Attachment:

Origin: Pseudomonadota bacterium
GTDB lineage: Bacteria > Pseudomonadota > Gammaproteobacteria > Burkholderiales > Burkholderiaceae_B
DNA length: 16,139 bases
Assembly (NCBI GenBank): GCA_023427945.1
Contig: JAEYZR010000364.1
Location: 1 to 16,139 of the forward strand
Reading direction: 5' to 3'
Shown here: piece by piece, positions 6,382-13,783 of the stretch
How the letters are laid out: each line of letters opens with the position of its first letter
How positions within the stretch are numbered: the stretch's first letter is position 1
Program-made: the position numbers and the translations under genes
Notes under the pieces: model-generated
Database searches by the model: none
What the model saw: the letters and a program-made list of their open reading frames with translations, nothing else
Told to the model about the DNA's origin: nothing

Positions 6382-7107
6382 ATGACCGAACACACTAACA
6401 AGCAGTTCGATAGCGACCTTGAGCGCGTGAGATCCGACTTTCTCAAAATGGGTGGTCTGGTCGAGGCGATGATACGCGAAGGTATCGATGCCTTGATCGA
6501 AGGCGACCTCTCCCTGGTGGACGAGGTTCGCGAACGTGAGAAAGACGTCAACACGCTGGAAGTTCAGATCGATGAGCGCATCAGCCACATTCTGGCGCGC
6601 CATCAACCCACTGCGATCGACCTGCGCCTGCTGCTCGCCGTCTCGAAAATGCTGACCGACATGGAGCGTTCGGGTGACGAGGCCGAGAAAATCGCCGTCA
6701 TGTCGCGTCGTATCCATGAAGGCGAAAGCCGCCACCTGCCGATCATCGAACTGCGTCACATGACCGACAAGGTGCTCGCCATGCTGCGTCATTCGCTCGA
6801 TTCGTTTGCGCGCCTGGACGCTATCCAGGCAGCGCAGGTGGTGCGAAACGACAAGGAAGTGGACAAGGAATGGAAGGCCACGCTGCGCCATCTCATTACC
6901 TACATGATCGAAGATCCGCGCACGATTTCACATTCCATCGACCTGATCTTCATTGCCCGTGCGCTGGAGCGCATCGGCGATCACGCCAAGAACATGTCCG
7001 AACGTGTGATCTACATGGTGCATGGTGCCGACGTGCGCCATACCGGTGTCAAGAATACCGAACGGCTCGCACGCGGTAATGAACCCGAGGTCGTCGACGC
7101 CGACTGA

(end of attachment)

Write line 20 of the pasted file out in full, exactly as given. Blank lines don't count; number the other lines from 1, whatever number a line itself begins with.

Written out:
6601 CATCAACCCACTGCGATCGACCTGCGCCTGCTGCTCGCCGTCTCGAAAATGCTGACCGACATGGAGCGTTCGGGTGACGAGGCCGAGAAAATCGCCGTCA